Well, there was at least one.
And others were held elsewhere. Nice try though. And they forced him to renounce his citizenship before they'd release him.
They didn't know he was a US citizen. I'm not sure what you think that proves. You string a bunch of nice conspiracy theories together, but none of it has to do with the topic at hand.
Furthermore, even if the rest of the prisoners of Guantanamo aren't US citizens, we are still in violation of the Geneva convention, which we agreed to, signed and expect every other nation to follow when dealing with Americans.
No we're not. Can you show me what part of the Geneva Convention we violated? It's easy to insist that this is true, but you are making an argument from ignorance and counting on the fact that most people are equally ignorant of what the Geneva Conventions actually say.
Their intentions were to extract information using
forceinterrogation. The Geneva Convention protects against that.
No. It doesn't. Have you ever in your life actually read the Geneva Conventions?
You know how the Bush Administration got around that? By saying that all the people they are holding aren't prisoners of war.
They aren't. They do not meet the criteria set in the 3rd Geneva Convention
which are required to qualify for POW status. I'll ask again: Have you actually read the Geneva Conventions?
That's clearly bullsh*t (and every other nation on the planet made it clear that they thought so--including our allies). A PoW is technically defined as someone held during or after an armed conflict--an official declaration of war has nothing to do with it. The GC makes clear that it applies to all times of war AND ARMED CONFLICT.
That is not what defines a POW. You haven't read the relevant Convention
There's a very long list of things qualifying one for POW status, the most relevant is the following:
(2) Members of other militias and members of other volunteer corps, including those of organized resistance movements, belonging to a Party to the conflict and operating in or outside their own territory, even if this territory is occupied, provided that such militias or volunteer corps, including such organized resistance movements, fulfil the following conditions:[
(a) that of being commanded by a person responsible for his subordinates;
(b) that of having a fixed distinctive sign recognizable at a distance;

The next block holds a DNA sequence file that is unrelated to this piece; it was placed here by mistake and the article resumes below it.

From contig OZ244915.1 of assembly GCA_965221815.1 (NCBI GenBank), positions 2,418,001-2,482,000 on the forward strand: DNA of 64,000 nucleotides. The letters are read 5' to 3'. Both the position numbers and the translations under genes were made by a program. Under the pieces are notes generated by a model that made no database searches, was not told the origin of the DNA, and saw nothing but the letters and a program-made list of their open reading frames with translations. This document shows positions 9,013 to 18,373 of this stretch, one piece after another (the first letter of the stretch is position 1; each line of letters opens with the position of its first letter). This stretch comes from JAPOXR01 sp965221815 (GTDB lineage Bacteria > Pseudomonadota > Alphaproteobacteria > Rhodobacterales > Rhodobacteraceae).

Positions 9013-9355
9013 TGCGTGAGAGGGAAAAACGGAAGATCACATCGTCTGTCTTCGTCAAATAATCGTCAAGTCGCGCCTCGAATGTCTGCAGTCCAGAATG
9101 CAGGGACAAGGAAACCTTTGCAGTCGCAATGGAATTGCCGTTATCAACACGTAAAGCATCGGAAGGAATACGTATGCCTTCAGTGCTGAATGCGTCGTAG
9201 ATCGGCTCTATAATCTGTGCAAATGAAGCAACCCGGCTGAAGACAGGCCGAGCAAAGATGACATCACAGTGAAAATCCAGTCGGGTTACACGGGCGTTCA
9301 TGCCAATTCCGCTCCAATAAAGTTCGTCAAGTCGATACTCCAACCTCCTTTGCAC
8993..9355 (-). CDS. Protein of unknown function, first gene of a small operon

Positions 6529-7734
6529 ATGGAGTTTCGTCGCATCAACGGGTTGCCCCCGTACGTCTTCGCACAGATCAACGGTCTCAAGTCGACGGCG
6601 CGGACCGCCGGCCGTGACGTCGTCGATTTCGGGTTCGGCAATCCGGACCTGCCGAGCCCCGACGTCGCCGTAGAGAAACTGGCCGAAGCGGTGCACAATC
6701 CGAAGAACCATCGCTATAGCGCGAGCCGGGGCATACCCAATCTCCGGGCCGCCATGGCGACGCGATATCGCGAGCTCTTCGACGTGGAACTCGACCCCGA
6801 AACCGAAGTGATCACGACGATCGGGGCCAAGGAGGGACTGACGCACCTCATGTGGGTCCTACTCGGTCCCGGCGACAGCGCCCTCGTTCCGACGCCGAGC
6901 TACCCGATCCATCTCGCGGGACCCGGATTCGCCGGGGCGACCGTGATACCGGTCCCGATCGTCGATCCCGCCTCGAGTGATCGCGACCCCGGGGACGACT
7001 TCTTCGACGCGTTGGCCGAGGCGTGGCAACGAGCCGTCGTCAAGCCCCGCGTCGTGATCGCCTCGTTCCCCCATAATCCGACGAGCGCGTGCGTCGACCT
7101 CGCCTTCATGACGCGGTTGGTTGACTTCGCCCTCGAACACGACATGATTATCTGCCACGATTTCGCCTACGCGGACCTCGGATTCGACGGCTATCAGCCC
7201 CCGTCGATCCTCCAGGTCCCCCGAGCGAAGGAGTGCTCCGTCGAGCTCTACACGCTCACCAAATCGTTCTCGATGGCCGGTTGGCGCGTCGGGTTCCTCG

(c) that of carrying arms openly;
(d) that of conducting their operations in accordance with the laws and customs of war.
This is the section under which civilians may choose to join a conflict and still qualify as POWs. Note, that at least 2 of the required conditions have clearly not been met (b and d), and several others likely weren't either.
They were not classified as POWs because they don't meet the criteria to be POWs. This is not a violation of the Geneva Conventions. It's in exact accordance with it. It's largely only ignorant people who don't know what the conventions actually say who continually insist otherwise.
The fact is that the Bush administration treated international treaties (ones put in place for the sole purpose of protecting the world against the horrors of WWI and II) and its own constitution as rules to be bended or broken, not as something that should be protected for every citizen. And the senate did not agree.
That is not a fact and it's not true, no matter how many times you keep repeating it. We did not violate the Geneva Conventions, and the only constitutional violation at Gitmo was that the US had not passed a law specifically defining the military commissions process underwhich detainees were being held. Congress clarified that law in 2006, making the detainments completely legal and in accordance with the US constitution (per the Supreme Court even!).
You are just plain wrong.
All we have to do is declare someone a POW and all their rights disappear! We can hold them without trial, and without redress, and for as long as we want. OMG! The humanity...
Thanks for putting words in my mouth. I said terrorist for a reason.
No. You miss the point. People who are declared to be POWs can be held indefinitely and without trial. Yet you are arguing that terrorists should be given *better* treatment in this regard and be granted trials or be let free. Do you see how that makes no sense?
We refuse to acknowledge that they are PoWs, even though they clearly are, and so feel like we are justified in treating them like they have no rights.
But if they were POWs they would not be able to demand speedy trials either. I was specifically responding to your statement that denying these people trials was a violation of their rights. It very clearly isn't. You just have such a poor understanding of these things that it appears that way to you. Ignorance doesn't make you right.
The reason we aren't considering them PoWs is because, by law, we would then have to give them trials.
No. We wouldn't. That was the whole point of what I said before. POWs do not get trials. You really do have no clue what you are talking about, do you?
That's right. We don't even know if some of the prisoners actually did anything wrong. Some of them are only SUSPECTED of it...
It's not about committing a crime though. It's about committing an act of war. We have exactly as much evidence that these guys were engaged in illegal military actions against our country as we have for "legal" military action in the case of POWs. But you don't understand what I'm talking about, do you? Edited, Dec 23rd 2010 12:58pm by gbaji